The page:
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If You Ask a Millennial

One day my husband came home from work in a panic.

“We’re Millennials!” He exclaimed. After years of ridiculing them, he realized he had barely made it into their lot.

“Not me,” I gloated, clinging tightly to my proud late seventies identity.

But it’s true. We are millennials, basically. And we aren’t. Missing an entire generation by just a few months gives me just as much bragging rights as I have with the Gen X’ers. Which is not much. I’m smack dab in between.

And let me tell you, though I grew up in the 80’s on Full House and Oregon Trail on tiny Macs and Babysitters Club books(the cheap paperbacks NOT the graphic novel ones populating the Barnes & Noble now), I have spent my fair share of time with Millennials. My sisters are both 80s babies, my husband is one, and most of my friends are. And my entire adult life has been working with or serving them in one capacity or another.

4th of July 1987
What Gen X’ers did for fun on the 4th of July in the 80’s (apparently).

As Baby Boomers amble into old age, and Gen X’ers turned 50 last year (YIKES!!!), Millennials are sought after and adored. They are the unreachable. They are an elusive generation. They are demigods in their own right. But I have a bone to pick with us-their predecessors.

Let me explain. In the last 15 years of my life I’ve worn lots of hats: youth minister, college ministry volunteer, small business owner, and mom. I feel like I know this generation like the back of my hand.

Millennials, with all their tech glory and perfect (young) skin, and fancy Instagram filters, still need us. Not only that, they want us. And we are doing them a disservice. I have been in one too many meetings aimed at “reaching young people,” and the solution is almost always new paint, new logos, and social media revamping. We are not trying to reach robots. We are trying to reach PEOPLE.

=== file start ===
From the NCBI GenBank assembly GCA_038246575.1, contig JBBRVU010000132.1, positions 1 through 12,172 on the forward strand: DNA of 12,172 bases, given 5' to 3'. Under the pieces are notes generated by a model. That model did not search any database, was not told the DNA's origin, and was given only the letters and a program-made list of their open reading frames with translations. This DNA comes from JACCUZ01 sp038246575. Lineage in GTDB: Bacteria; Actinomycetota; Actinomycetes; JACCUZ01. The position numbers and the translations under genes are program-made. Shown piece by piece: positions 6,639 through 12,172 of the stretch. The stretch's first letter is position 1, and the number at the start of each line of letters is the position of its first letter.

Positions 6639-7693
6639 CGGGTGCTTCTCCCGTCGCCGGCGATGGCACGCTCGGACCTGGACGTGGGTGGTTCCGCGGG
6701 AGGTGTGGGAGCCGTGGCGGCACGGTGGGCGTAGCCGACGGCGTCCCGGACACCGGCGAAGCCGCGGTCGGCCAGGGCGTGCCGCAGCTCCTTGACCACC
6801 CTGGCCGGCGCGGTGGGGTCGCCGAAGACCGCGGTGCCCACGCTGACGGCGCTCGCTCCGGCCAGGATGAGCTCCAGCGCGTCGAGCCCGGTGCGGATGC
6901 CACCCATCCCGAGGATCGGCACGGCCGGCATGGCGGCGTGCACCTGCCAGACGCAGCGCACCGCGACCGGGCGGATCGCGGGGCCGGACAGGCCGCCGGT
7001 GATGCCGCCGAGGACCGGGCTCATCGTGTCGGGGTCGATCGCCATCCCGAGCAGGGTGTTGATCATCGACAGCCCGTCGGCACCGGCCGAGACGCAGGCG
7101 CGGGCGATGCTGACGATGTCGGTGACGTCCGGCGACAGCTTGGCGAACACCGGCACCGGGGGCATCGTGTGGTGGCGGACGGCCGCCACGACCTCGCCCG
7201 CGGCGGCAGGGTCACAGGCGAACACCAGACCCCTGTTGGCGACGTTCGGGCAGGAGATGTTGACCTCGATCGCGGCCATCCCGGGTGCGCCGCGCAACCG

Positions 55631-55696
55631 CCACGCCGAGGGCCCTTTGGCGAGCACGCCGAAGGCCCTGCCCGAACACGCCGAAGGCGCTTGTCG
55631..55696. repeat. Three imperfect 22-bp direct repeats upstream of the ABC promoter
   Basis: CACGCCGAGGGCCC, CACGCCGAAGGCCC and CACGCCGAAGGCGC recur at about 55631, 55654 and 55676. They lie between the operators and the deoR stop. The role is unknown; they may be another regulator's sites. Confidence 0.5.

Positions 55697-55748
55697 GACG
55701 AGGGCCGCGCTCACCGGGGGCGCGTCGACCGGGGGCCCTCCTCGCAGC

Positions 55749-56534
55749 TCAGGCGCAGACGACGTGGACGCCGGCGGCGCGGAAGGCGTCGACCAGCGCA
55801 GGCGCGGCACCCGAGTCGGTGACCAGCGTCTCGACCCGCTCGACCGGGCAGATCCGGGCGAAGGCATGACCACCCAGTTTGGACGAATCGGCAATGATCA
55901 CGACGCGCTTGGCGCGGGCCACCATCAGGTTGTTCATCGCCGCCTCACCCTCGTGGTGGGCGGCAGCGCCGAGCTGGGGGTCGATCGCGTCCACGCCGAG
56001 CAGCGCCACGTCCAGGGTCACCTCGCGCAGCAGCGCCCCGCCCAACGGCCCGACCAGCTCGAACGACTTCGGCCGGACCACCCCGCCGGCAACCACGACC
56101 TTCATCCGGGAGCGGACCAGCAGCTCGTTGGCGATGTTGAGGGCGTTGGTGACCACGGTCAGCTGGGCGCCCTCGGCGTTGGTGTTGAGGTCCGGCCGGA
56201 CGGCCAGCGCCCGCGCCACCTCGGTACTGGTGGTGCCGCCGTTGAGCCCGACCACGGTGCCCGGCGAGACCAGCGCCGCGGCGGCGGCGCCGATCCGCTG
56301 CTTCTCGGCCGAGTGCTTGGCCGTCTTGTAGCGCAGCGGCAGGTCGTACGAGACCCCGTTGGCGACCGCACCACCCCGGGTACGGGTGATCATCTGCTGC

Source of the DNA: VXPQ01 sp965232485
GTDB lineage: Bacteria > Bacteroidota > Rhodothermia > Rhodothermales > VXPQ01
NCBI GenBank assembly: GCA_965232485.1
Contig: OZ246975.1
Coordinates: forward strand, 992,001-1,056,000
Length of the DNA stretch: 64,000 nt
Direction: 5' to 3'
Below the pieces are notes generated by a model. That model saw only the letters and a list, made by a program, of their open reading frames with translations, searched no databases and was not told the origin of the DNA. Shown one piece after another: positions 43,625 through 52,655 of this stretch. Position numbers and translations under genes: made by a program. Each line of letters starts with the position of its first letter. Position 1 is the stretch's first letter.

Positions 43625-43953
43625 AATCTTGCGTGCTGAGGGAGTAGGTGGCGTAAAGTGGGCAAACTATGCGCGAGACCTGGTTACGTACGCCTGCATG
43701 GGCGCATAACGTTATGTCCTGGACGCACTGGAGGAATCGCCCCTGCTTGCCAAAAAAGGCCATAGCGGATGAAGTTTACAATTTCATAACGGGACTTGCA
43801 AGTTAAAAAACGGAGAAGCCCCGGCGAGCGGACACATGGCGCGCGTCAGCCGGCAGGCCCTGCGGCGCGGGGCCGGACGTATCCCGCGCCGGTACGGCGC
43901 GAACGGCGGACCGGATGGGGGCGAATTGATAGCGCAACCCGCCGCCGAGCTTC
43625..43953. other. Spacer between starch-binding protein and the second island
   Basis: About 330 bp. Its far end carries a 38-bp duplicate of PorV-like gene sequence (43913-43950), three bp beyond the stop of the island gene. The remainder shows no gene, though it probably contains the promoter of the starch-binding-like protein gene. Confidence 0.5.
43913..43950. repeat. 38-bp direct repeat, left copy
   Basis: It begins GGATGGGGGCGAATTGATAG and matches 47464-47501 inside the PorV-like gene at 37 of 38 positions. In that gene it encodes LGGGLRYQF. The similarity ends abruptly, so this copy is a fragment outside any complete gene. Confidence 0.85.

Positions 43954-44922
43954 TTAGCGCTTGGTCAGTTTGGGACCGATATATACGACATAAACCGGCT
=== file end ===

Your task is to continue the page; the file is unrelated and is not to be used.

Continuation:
These people want relationships! Millennials are a vast and unclassifiable generation, yet they’ve been stereotyped and classified (I admit, I’ve done it, too). Because they created new ways to reach out, we assume that’s all they want. Tech. Not only do we assume that’s all they want, that’s all we give them.

Huge corporations are paying Millennials ungodly amounts of money to tell stories with social media when really the story we all want to be a part of is only somewhat on the internet (like maybe 10%). The story we all really want to be a part of is in front of us. It is across a cup of coffee with a human. It is crying at a kitchen counter with a hurting friend or family member. It is holding hands at the store with your spouse. It’s a playdate with other frazzled moms. It is laughing at your kids being insane in the playroom. It’s movie night with pizza and Pixar.

Years ago, in a company call with the corporation I owned my small business through, our CFO encouraged us to explore what our Purple Cow might be. In other words, what sets your business apart and draws in the client? I knew what it was immediately. Antiquated and old fashioned and despite the fact that I spent hours on emails, and newsletters, and Facebook, and tagging people, and posting on community sites, what got my clients to come and stay was presence. It was looking at their faces with my face and seeing them with my eyeballs and accepting them and loving them and hearing them and supporting them in the day by day. In person.

If you ask a Millennial what they really want and how they can really be reached, the answer will always be the same-now and when they are 70. It is through a kind word, a warm touch, a song, beauty, laughter, authenticity.  Yeah, you might hook them with social media or a moving video or warm paint, but that’s not why they’ll stay.

There’s no need to totally reinvent the wheel for the younger generation. Just take care of it, and strengthen it. But the wheel is still the wheel.

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